Announcing Alacritty, a GPU-accelerated terminal emulator

Alacritty is a blazing fast, GPU accelerated terminal emulator. It’s written in Rust and uses OpenGL for rendering to be the fastest terminal emulator available. Alacritty is available on GitHub in source form.

Alacritty Screenshot

Alacritty running vim inside tmux


The rest of this post discusses what Alacritty is, why it was built, who it’s targeted at, and some architectural decisions that have enabled its unparalleled performance. I’ll be giving a technical talk at the January 2017 Rust Meetup in SF if you want to learn more.

About the project

Alacritty is the result of frustration with existing terminal emulators. Using vim inside tmux in many terminals was a particularly bad experience. None of them were ever quite fast enough. Even so, Linux does have some decent alternatives. For example, urxvt and st give good experiences. The major downside with those options is difficulty of configuration and inability to run on non-X11 platforms. The options for macOS are particularly slow–especially with a full-screen terminal on a 4k monitor. None of these terminals are cross-platform–they are usually married to the windowing and font rendering APIs of their native platform.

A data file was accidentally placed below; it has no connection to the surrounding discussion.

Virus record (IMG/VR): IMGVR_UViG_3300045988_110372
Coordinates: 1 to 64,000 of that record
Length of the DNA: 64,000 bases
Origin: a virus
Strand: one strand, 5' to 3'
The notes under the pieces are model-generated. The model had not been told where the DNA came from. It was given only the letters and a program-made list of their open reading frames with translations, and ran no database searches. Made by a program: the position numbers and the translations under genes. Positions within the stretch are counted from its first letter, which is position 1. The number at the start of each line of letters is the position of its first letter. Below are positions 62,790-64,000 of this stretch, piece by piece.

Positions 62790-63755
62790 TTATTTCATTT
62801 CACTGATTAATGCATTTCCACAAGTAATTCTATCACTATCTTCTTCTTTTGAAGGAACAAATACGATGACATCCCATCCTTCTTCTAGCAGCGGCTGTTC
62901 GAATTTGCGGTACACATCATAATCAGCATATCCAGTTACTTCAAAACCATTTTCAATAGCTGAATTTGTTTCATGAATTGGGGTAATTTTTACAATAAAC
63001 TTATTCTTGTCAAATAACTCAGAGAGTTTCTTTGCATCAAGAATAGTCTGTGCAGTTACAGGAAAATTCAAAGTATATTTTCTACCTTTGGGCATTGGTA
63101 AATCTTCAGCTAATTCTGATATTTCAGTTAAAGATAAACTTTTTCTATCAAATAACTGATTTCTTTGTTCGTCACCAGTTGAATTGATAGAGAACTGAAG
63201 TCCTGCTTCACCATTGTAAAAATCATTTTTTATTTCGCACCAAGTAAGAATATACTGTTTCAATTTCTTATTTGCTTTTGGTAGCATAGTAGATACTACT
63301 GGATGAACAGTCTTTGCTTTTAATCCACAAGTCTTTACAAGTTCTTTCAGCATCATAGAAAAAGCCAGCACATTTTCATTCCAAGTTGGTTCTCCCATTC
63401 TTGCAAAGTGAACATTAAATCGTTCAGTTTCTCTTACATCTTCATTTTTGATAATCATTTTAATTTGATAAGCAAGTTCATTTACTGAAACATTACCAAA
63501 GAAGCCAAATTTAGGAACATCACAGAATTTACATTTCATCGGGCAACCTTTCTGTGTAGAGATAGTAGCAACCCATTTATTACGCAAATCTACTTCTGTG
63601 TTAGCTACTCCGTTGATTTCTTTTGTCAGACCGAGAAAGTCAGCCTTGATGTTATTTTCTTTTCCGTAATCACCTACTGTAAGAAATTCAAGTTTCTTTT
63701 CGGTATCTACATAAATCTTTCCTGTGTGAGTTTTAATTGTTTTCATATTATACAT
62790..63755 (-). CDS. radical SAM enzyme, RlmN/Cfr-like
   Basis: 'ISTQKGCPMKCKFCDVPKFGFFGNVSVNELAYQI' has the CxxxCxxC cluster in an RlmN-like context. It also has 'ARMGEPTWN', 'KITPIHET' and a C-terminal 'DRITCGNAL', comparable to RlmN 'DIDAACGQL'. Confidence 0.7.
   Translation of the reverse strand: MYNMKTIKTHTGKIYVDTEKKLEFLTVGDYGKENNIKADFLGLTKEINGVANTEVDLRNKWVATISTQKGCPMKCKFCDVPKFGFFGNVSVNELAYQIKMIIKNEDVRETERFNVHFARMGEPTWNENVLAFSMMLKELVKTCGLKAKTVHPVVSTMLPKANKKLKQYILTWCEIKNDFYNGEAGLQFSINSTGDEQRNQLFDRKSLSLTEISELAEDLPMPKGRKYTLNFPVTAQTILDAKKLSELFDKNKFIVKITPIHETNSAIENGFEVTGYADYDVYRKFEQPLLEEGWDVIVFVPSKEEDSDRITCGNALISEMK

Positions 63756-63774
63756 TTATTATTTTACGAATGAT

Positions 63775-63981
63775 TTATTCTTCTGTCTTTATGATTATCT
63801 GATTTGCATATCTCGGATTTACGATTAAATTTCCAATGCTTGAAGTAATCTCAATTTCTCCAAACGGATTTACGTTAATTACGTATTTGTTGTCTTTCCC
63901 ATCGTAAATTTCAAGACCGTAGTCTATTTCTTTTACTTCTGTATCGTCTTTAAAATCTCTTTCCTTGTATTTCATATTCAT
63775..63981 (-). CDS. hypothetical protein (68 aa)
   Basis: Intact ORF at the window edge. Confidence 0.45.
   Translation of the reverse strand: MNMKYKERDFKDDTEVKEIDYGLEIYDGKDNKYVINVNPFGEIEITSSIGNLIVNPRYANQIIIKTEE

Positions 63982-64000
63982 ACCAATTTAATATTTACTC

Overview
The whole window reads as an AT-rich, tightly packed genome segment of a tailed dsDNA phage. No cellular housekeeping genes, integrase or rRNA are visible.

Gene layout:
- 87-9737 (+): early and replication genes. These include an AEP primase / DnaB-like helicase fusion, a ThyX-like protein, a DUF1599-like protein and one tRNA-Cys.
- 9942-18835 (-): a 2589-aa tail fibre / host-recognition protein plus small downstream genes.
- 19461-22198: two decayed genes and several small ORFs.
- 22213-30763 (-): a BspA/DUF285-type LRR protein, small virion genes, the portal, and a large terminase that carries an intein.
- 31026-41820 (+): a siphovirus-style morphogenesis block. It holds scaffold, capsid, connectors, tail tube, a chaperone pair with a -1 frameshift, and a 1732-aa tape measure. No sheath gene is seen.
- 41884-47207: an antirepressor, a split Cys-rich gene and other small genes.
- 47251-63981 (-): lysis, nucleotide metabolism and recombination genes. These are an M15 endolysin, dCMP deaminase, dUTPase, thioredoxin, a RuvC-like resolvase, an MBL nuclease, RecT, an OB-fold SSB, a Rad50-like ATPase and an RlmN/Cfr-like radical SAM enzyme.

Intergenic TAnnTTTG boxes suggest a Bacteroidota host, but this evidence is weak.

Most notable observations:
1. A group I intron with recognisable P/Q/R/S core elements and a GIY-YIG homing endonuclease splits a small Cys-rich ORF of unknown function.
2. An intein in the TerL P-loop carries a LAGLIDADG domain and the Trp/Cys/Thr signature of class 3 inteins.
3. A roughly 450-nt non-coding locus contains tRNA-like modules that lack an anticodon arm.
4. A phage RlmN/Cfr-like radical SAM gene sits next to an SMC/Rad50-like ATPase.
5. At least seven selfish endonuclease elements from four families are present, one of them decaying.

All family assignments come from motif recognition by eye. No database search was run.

Alacritty aims to address these issues. The project’s architecture and features are guided by a set of values:

  1. Correctness: Alacritty should be able to properly render modern terminal applications like tmux and vim. Glyphs should be rendered properly, and the proper glyphs should be displayed.
  2. Performance: Alacritty should be the fastest terminal emulator available anywhere.